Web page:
08 November 2008

With my own two (henna) hands

In the event that you were considering applying henna to your hands, I highly recommend seeking out the assistance of a professional. Unless of course you're looking for a fun activity to soak up a lot of time and provide a challenge in dexterity.

For my birthday this year, I wanted to not only enjoy the day (who doesn't, right?) but I wanted to incorporate something into my personal celebration that was specific to southeast Asia. My hope was to create a few moments to forever remember this year's unique birthday experience. 

So, naturally, when I spotted a friendly woman draped in gorgeous saris, I jumped at the chance to purchase two of her do it yourself hand henna kits (adult-and-kid-size). She assured me that the kits were "very, very easy" and would be fun to do with my kids. The kit included some skin safe henna ink, a small pointy wood stick and a couple sets of transfers.

In the late afternoon, I sat down with my four year old daughter and my two year old son for a henna party. We set pillows on the floor, piled a few special birthday treats on a pretty plate and laid out my hand henna supplies on a little tray table decorated with fresh flowers. And the henna experience began. 

My son wandered out to look for his Little People toys after laughing hysterically at the ticklish application of a sunshine's center to the palm of his hand. My daughter was a trooper as I ventured back and forth, for close to an hour, between her hands and mine. I'll spare you the play by play, but will make note of a couple items: 
  • A four year old's naturally smooshy adorable hands don't lend themselves well to tiny precise details. 
  • Henna ink does not dry faster than the amount of time it takes for a little girl to say "Is it dry yet?" and run her hand up and down your leg to check it out.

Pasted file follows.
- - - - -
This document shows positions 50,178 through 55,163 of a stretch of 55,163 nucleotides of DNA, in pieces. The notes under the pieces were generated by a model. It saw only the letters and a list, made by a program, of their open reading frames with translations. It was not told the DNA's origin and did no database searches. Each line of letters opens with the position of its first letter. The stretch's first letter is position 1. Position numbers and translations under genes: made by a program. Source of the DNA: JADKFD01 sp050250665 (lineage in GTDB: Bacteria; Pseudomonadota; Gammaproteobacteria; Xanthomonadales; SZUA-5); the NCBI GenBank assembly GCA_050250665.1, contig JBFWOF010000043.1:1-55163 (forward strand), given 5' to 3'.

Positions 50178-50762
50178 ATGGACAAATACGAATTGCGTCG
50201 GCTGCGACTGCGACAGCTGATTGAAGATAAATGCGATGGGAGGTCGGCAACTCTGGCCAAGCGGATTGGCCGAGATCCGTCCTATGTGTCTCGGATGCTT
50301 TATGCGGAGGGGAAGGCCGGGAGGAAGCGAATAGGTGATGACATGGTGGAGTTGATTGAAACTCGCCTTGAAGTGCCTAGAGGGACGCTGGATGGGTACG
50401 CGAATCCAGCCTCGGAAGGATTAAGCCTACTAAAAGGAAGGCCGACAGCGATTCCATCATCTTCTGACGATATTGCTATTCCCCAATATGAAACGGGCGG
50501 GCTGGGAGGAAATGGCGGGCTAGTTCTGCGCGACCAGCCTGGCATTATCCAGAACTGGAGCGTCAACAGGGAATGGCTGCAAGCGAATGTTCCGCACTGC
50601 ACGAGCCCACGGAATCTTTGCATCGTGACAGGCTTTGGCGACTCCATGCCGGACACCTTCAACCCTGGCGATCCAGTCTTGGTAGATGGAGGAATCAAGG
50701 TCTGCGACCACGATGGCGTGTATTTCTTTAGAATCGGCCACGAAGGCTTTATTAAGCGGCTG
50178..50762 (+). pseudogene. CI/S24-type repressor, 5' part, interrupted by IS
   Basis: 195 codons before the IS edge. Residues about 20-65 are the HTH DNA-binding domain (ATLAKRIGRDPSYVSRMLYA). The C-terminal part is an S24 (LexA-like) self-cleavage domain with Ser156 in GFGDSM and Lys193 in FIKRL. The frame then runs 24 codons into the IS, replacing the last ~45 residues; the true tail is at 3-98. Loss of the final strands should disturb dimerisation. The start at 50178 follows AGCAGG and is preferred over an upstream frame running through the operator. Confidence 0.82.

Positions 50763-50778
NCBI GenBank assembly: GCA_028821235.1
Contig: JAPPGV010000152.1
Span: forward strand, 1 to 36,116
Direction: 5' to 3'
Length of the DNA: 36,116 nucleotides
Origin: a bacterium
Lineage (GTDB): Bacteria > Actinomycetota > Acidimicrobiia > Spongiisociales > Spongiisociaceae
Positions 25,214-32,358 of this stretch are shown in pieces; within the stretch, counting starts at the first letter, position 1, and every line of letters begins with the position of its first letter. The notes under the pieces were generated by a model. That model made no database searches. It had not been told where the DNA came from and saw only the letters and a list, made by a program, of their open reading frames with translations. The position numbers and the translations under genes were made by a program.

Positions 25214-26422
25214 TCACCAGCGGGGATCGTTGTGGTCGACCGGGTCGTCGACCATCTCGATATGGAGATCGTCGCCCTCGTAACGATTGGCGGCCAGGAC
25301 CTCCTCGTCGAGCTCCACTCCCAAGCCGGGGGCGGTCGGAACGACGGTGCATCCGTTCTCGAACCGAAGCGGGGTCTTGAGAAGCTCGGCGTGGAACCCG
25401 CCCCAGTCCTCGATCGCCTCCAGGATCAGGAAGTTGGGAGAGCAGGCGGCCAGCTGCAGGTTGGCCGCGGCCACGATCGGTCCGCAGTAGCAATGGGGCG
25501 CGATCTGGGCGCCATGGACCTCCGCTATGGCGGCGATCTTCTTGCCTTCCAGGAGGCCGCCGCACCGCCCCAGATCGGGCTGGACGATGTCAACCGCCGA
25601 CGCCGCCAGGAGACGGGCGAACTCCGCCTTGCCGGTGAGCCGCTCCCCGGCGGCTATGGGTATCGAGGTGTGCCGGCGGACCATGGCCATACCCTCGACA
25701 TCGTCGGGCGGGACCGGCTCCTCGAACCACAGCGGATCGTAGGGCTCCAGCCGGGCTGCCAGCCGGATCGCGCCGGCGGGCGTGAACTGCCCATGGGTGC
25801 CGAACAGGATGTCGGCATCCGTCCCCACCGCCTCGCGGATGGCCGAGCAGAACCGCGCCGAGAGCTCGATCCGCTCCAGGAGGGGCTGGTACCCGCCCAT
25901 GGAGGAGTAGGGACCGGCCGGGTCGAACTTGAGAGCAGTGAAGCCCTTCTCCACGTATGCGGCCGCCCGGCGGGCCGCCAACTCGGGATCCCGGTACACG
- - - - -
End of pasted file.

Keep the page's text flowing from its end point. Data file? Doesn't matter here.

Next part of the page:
Her celebratory sunshine ended up looking more like mushed firework explosions (and my leg looked like it got slobbered on by a dog who just ate a red lollipop). As for my hands, well, my left hand looked somewhat similar to the transfer. Being right handed, though, will leave me shoving my left hennaed hand into a pocket until the ink wears off.

Perhaps the best summation? My son wandered back, Little People in hand, and started to giggle uncontrollably at the sight of our newly inked hands. My daughter and I, at the time pretty proud of our designs, looked a tad bit surprised and then simultaneously joined in the laughter.

Cooking in Thailand, entry no. 23:
Chicken Pulao
This Indian dish is one of my new favorites and provides the warm, comforting flavors familiar to Indian cooking. Don't be scared off by the long list of ingredients, this is an easy recipe that makes for a great one pot meal. Be careful not to skip the first step of rinsing the rice. It really does make a difference in the outcome of the dish's texture.

2 cups basmati rice
2 yellow onions, halved and thinly sliced
1/2 teaspoon salt, plus extra to taste
2 tablespoons veggie oil
2 tablespoons butter
1 cinnamon stick
3 whole cloves
1 star anise
5 tablespoons curry (use whatever brand of curry your grocer sells in their spice rack)
1 3-inch piece of fresh ginger, cut into rounds
3 garlic cloves, minced
1 chicken, cut into pieces
3 cups of chicken stock or water
1 1/2 cups milk
1 tablespoon vinegar
2 tomatoes, finely chopped
1 cup of coconut milk
1/2 cup cream
1 cup fresh cilantro, chopped
1 lemon, cut into wedges for serving

Preheat oven to 425 F. Place rice in a bowl and add cold water to cover. Swirl rice with your hand, agitate the mixture for a minute, let the rice settle, then drain off the water. Repeat six times. Cover rice with fresh water and set aside to soak for 20 minutes. Meanwhile, melt the butter and add the veggie oil to a large saute pan. Add the onions and caramelize. Add the salt, cinnamon, cloves, star anise, ginger, curry and garlic. Combine over medium heat. Add the chicken and cook until lightly browned. Add the rice and stir to coat, then cook slightly for about 2 minutes. Slowly add the chicken stock or water one cup at a time (add a cup, simmer until absorbed stirring occasionally, then add next cup and continue). Add remaining ingredients (except for cream, cilantro and lemon). Cover and cook over very low heat for about 20 minutes, until liquid is absorbed and rice is al dente. Remove from heat, stir in cream and cilantro. Transfer to oven proof dish and cook for 20 minutes. Serve with lemon wedges and a bit of extra cilantro.

1 comment:

  1. This is the cutest thing ever. You go girl!


Looking forward to hearing your comment!